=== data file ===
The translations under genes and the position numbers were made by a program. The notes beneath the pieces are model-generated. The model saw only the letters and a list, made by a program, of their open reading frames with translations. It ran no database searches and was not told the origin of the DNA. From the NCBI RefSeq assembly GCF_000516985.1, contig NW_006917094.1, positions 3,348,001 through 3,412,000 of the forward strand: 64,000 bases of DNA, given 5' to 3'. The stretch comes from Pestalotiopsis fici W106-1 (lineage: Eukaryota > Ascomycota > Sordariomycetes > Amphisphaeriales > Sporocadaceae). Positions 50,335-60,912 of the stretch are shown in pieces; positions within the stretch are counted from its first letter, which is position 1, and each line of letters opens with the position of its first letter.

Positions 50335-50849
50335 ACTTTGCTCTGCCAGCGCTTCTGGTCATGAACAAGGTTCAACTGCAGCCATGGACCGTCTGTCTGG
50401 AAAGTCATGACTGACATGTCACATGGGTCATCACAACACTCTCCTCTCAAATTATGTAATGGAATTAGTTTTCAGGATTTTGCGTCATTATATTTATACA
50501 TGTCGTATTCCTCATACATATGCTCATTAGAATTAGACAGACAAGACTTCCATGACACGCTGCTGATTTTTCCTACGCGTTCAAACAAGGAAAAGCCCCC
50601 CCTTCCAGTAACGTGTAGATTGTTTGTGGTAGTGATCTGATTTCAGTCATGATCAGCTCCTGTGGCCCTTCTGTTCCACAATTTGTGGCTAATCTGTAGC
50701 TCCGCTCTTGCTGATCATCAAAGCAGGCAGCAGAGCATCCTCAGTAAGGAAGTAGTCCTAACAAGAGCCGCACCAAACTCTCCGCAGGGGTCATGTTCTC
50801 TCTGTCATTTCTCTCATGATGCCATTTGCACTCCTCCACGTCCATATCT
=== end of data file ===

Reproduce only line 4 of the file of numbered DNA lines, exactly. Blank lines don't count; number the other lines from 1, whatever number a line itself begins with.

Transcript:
50401 AAAGTCATGACTGACATGTCACATGGGTCATCACAACACTCTCCTCTCAAATTATGTAATGGAATTAGTTTTCAGGATTTTGCGTCATTATATTTATACA